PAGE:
It took the new-look Irish XV a while to get settled but eventually it was Sean Cronin applying the finishing touch to yet another attacking lineout play, which this time saw us maul all the way from the 22 to the 5m line.

Then we had the single Canadian score and if this match has me worried in any way, it’s here.  One feature of “Schmidtball” is that players in wide channels are encouraged to grubber kick forward when they see an opportunity, once it’s followed up of course.  At one stage Keith Earls provided an excellent example of this with two runners in support and the result was a scrum to Ireland.

But the thing about that strategy is that the opposition is bound to be ready for it, and in DTH Van der Merwe the Canadians definitely had a winger with experience enough to be ready to pounce, and when Jared Payne’s kick ahead went straight to him, while many would have knocked on, he didn’t and went in for an easy score the other way.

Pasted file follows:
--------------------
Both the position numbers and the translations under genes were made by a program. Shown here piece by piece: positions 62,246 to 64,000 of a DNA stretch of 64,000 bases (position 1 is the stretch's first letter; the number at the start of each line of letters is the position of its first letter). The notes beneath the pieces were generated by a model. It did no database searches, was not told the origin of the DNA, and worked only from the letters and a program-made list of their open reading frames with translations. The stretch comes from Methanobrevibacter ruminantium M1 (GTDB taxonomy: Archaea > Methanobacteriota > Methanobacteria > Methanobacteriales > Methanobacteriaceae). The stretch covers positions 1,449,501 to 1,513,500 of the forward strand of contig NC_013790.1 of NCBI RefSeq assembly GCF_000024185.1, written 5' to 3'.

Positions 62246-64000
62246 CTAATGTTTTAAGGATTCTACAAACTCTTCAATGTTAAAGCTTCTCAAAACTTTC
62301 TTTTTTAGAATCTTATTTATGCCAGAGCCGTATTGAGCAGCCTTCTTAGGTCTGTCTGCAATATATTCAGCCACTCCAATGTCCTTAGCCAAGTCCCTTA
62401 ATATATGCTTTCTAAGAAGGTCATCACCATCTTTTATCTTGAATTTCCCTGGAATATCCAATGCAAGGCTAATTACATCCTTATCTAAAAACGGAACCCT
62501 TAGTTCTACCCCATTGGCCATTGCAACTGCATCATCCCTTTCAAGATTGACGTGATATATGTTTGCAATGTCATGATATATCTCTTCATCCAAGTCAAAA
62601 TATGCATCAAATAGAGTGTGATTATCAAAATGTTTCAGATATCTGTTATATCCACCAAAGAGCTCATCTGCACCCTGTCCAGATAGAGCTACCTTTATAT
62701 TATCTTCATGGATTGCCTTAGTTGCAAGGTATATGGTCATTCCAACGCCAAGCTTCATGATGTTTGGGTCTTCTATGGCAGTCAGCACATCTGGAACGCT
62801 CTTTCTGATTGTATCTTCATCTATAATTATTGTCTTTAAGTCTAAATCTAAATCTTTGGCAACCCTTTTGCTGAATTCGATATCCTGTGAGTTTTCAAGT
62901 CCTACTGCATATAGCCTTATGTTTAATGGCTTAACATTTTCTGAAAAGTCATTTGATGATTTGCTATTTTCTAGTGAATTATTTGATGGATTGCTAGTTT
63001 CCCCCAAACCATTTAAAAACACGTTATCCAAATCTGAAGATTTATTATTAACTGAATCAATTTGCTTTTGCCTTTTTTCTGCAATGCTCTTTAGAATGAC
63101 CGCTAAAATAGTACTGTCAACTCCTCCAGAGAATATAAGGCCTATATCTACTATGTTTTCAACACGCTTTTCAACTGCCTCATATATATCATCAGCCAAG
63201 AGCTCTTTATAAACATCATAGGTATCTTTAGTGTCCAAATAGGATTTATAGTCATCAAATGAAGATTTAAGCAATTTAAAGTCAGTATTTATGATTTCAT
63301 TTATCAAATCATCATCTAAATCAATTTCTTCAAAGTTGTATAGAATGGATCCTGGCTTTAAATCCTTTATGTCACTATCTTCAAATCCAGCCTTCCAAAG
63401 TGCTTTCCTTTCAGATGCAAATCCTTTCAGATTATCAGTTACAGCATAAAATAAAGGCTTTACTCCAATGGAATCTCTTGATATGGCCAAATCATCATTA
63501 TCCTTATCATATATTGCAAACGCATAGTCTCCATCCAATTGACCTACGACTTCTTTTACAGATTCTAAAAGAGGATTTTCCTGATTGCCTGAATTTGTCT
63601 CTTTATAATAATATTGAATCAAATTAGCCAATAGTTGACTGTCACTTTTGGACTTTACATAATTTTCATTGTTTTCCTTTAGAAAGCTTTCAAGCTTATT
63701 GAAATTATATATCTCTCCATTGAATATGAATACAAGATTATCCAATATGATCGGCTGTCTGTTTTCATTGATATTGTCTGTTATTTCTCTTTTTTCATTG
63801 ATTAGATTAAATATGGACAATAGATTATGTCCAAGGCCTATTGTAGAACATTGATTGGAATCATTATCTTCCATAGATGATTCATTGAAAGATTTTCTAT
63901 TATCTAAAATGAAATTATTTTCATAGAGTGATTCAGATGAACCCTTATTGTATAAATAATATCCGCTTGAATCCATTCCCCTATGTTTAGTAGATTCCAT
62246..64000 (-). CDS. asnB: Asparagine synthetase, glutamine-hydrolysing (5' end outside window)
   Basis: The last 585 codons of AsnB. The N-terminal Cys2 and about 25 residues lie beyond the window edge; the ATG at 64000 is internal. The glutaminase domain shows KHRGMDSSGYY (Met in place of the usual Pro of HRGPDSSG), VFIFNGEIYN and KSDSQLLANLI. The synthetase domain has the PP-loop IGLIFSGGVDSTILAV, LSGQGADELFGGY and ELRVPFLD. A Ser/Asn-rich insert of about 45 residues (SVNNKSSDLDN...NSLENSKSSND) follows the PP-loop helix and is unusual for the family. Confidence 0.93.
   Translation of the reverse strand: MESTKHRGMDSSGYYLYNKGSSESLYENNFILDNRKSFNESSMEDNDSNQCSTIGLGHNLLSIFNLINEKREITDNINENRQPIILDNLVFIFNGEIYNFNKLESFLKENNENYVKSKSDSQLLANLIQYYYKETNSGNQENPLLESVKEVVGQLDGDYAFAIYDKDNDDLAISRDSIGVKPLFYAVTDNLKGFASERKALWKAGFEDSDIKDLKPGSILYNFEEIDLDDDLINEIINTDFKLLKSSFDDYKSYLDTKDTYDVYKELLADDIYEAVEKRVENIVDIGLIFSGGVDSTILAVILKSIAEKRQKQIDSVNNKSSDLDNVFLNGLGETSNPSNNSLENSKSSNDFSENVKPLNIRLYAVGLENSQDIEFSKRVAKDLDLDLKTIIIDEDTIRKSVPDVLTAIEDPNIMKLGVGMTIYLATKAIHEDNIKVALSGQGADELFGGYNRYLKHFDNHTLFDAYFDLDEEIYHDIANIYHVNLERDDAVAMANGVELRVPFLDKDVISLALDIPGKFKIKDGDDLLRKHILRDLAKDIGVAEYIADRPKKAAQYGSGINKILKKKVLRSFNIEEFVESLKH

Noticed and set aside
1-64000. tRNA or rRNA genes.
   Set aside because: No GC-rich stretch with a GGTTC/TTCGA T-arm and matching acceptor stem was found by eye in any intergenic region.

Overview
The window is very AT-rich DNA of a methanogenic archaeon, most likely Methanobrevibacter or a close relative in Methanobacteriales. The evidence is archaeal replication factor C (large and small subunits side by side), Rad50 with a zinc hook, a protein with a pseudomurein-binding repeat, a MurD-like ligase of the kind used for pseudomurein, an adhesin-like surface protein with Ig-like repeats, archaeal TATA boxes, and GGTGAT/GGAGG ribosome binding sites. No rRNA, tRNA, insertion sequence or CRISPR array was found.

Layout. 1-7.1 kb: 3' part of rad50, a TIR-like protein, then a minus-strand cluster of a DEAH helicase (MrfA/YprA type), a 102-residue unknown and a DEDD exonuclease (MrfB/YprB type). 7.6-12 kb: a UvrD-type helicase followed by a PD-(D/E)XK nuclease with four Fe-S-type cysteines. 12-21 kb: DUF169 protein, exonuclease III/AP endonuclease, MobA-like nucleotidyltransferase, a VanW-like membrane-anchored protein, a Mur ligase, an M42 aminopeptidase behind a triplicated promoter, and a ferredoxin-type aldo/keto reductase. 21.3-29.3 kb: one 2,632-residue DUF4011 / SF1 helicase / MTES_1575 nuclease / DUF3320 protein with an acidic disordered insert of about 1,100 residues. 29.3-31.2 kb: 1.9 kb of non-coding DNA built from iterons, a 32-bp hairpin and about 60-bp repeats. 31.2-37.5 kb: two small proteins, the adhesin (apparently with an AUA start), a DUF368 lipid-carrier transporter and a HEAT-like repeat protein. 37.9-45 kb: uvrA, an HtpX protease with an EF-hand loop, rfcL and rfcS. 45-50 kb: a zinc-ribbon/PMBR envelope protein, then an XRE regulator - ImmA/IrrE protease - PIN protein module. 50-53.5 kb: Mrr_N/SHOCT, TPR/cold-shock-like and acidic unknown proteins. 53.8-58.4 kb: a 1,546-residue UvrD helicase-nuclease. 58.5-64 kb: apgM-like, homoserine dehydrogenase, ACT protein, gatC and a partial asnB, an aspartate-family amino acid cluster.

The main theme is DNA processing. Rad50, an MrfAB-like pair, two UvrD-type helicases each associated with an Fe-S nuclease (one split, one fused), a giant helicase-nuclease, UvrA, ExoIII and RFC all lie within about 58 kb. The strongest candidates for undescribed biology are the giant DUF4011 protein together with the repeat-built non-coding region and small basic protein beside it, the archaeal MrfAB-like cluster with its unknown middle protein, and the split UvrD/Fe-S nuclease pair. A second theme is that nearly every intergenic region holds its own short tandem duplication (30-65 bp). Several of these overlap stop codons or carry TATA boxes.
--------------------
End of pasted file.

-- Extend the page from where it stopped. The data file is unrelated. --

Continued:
Still the only real damage that try did to anything to do with Irish rugby was that it ruined my planned headline of “Oh Canada”.  A super pass on the run from Keith Earls to Rob Kearney followed by a neat break through from Madigan before laying it on a plate for Payne finished off the comprehensive victory nicely.  Could have been an 8th try at the end but we won’t split hairs over that.

On individual performances, like many who commented afterwards I’d have been more inclined to give it to Iain Henderson than Johnny Sexton - though both played extremely well the fact that the Ulsterman spent the entire 80 minutes on the pitch would swing it for me.

Keith Earls and Luke Fitzgerald also deserve a mention as both acquitted themselves extremely well.  I totally appreciate what everyone was saying about Andrew Trimble’s exclusion, but on this evidence anyway those who went in his stead did a bang up job.